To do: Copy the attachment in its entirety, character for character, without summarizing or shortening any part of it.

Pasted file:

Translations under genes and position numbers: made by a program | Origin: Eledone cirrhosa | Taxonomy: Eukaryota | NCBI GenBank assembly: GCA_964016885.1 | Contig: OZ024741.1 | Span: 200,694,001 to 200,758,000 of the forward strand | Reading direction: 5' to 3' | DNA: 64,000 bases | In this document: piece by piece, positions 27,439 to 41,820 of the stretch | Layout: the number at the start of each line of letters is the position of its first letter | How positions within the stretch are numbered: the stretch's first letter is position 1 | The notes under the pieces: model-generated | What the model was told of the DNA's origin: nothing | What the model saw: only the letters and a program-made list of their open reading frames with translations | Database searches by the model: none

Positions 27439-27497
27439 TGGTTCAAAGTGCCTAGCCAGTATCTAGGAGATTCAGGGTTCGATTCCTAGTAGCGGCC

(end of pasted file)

Translations under genes and position numbers: made by a program | Origin: Eledone cirrhosa | Taxonomy: Eukaryota | NCBI GenBank assembly: GCA_964016885.1 | Contig: OZ024741.1 | Span: 200,694,001 to 200,758,000 of the forward strand | Reading direction: 5' to 3' | DNA: 64,000 bases | In this document: piece by piece, positions 27,439 to 41,820 of the stretch | Layout: the number at the start of each line of letters is the position of its first letter | How positions within the stretch are numbered: the stretch's first letter is position 1 | The notes under the pieces: model-generated | What the model was told of the DNA's origin: nothing | What the model saw: only the letters and a program-made list of their open reading frames with translations | Database searches by the model: none

Positions 27439-27497
27439 TGGTTCAAAGTGCCTAGCCAGTATCTAGGAGATTCAGGGTTCGATTCCTAGTAGCGGCC